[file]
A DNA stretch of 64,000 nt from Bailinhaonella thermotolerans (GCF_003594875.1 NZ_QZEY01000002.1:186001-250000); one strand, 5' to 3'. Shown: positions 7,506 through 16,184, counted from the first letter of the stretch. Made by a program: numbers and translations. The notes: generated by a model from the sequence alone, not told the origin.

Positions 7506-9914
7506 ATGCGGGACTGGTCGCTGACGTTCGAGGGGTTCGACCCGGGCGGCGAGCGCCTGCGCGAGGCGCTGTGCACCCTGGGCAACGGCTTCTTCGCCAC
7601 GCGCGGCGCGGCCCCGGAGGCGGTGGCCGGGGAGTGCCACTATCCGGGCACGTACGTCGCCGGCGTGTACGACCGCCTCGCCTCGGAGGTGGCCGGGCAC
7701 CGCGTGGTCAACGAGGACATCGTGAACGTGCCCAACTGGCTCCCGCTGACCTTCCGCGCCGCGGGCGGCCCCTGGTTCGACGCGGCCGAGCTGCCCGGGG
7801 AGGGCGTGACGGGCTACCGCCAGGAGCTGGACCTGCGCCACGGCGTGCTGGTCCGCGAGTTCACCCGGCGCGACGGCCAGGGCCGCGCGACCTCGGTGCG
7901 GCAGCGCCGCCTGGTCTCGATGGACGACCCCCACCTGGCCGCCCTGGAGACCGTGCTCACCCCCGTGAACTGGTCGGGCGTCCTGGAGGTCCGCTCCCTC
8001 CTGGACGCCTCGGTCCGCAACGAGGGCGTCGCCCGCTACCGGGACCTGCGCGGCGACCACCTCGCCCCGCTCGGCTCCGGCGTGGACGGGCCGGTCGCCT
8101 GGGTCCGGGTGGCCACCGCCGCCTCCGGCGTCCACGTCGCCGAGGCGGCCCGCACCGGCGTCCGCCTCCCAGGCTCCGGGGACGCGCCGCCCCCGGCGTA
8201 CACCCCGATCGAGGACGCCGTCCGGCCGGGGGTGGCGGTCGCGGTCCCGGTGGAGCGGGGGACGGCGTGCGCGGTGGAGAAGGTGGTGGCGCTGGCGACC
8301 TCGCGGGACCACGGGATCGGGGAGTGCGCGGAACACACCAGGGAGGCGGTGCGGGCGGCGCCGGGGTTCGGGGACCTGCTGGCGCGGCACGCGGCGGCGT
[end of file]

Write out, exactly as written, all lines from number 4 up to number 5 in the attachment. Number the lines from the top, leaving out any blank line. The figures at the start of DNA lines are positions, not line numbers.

7601 GCGCGGCGCGGCCCCGGAGGCGGTGGCCGGGGAGTGCCACTATCCGGGCACGTACGTCGCCGGCGTGTACGACCGCCTCGCCTCGGAGGTGGCCGGGCAC
7701 CGCGTGGTCAACGAGGACATCGTGAACGTGCCCAACTGGCTCCCGCTGACCTTCCGCGCCGCGGGCGGCCCCTGGTTCGACGCGGCCGAGCTGCCCGGGG